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STYLING A SHOOT FOR TWO VERY DIFFERENT CLIENTS

STYLING A SHOOT FOR TWO VERY DIFFERENT CLIENTS

sarah akwisombe interior stylist

Yesterday I had the pleasure of styling a shoot for 2 very different clients in the same space. As a multi production shoot day I had to source and style items that suited the different brands, one female and one male. Here's what I sourced and how the day went, with some before and after shots!

On Tuesday I headed over to Ikea and John Lewis home to source props for each client that could be used in the different settings. The male is a chef and required two slightly different dinner settings. The female client, a life coach, required a soft and serene lifestyle setting.

When it comes to sourcing on a budget, Ikea's great for a plethora of objects in different styles and colours at a really affordable price - great when you have a limited budget and quite a few pieces to get!

ikea neutrals

John Lewis is definitely better for grabbing the really decorative, upmarket pieces that can be blended with cheaper high street options to give a sophisticated look without blowing the budget. For comparison, I spent Β£120 in Ikea and got around 15-20 pieces, in John Lewis I spent Β£100 and got 5!

I spent around 3 hours in total sourcing. 

john lewis home

When I got home I picked out a few of my own home objects to complement my bought props.

Before I knew it the shoot had come around and I was in a cab heading for Brixton to a beautiful space overlooking the Brixton Windmill. 

brixton windmill

I was also accompanied by two little kittens with the loveliest grey fur I have ever seen! Though I had to keep their sharp little paws off my soft furnishings!

grey cat

I set about transforming the table and bookshelves into what I call an 'urban rustic' look! 

Here's how the space looked before...

and after...

For the bookshelves I removed all of the books and made a selection of the owners books that fitted within the neutral colour palette and arranged them. Then I dressed the rest of the shelves with interesting large jars full of spices and pulses from the chef's kitchen, plus a few bottles and decorative pieces.

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For the table setting it was about keeping the colours quite neutral and embracing some organic, tactile textures such as wood, slate and glass. Some potted herbs and succulents in tin pots added a fresh, earthy element. 

Next, I moved on to setting up the sofa area and transforming it into the female client's brand colours and style. I needed to evoke a sense of wellbeing, calm and spirituality without being overly obvious or cheesy! Softer tones and textures were brought it alongside a tiny buddha, fresh flowers, books and a sand timer (which I promptly smashed within minutes, sad face!)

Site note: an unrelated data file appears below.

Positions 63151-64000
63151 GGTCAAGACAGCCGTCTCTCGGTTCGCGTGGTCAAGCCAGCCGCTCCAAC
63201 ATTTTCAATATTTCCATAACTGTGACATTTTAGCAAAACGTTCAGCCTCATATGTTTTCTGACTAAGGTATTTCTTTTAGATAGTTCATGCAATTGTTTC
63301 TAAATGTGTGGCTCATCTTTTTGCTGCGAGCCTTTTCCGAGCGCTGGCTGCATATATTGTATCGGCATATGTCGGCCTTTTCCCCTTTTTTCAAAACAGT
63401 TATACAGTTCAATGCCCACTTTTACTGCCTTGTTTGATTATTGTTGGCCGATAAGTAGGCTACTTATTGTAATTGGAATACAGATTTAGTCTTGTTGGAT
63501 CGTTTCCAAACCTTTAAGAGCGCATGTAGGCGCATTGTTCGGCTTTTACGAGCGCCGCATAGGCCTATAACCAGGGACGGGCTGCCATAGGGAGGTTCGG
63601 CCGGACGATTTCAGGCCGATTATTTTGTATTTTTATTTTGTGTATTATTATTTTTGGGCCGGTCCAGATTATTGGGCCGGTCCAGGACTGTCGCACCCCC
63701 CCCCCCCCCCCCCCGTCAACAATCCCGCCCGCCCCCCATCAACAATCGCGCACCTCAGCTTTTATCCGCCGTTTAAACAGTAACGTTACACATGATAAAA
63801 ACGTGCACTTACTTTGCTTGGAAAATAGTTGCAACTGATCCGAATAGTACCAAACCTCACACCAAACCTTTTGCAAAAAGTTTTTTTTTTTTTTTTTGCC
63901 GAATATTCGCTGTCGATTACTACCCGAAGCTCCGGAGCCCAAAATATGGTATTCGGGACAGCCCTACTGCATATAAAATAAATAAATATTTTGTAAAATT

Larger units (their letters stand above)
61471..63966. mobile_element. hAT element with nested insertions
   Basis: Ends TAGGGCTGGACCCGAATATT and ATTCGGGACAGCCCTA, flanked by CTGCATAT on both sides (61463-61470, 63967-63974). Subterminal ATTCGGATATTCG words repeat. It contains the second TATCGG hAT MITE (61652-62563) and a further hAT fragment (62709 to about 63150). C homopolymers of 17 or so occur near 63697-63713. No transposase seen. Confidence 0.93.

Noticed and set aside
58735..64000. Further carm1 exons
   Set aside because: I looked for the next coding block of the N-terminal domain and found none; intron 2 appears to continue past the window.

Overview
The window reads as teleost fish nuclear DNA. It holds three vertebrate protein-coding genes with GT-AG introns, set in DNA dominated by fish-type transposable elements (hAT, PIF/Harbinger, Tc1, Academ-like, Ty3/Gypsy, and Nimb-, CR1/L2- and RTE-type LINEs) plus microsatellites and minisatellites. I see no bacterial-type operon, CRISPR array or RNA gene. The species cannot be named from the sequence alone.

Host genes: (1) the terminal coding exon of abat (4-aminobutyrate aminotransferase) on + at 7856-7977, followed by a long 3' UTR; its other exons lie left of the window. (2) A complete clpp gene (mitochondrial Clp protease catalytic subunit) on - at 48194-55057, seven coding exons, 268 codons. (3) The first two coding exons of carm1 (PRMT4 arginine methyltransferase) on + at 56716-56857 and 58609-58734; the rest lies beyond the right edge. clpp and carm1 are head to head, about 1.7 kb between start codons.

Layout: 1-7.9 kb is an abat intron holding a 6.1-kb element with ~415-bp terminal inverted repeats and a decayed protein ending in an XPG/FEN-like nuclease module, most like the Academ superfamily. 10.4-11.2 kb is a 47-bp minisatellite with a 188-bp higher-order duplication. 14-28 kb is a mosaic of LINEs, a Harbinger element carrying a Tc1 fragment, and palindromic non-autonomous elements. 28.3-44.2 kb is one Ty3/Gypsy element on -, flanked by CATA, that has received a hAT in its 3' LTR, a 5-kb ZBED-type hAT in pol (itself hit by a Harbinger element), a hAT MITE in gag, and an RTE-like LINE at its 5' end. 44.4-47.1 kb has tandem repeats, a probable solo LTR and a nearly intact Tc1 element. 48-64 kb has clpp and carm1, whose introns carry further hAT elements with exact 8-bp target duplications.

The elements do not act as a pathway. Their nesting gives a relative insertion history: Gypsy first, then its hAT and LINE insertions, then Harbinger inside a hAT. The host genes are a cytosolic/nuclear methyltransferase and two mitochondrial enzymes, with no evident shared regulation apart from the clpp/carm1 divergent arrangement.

Here's how it looked before...

and after...

I kept in the owner's indian style patterned cushions as I liked that they hinted at Eastern traditions of spirituality. The flower arrangement was put together using only supermarket flowers and cost around a tenner. 

Next we moved onto a kitchen scene, which is where the chef would be shot preparing food. It went from this...

to this...

Sarah akwisombe interior styling

This shot was relatively easy to style, it just needed a tidy up and a little dressing on the back surfaces to make them more clean-lined for the camera.

A lot of the time things can look great in real life and then on camera look too messy or all over the place. The reverse applies - sometimes things look boring in real life and then when shot at a certain angle with a proper camera it all comes alive! I always check the set through my own camera and then also get the photographer to show me how he's going to shoot the scene and show me a couple of test images. I'll move bits around after that to get the in the right position. Also, when people are added into set they will naturally move things, which is great as it then looks more realistic. You can't be too stuck on your set idea and have to be really adaptable. It's all to get the perfect shot!

Moving onto a lifestyle setting for the male, the seating area needed to become de-feminised and masculinised! 

So I took it from the female set to this...

This was achieved by simply paring down the look and changing the cushions from coloured and patterned into simple neutrals. The yellow throw was used to add a little colour to the shot and some of the table decor remained, as spirituality and wellbeing is also a large part of the chef's brand. The flowers in the background were removed after I took this and realised they were still in shot!

As the sun set over Brixton we moved onto the last shot for the day. I can't share that one just yet as we need to keep the food shots a secret until the final images are released, but I can tell you, the shot was fun and the food was amazing (yes, we ate it afterwards)!

I'm still amazed that I can now do this and get paid for it. It was a long day, over 12 hours, but it was so worth it and I could have carried on till midnight! I love styling and it just gives me such a happy feeling. Working with fab clients also helps, and the energy on set this day was incredible. Very inspiring to be a part of. I'm so grateful for these opportunities that keep presenting themselves to me! 

brixton sunset

So which was your favourite setup? Do you like what I did? What else would you add to the set?

S x

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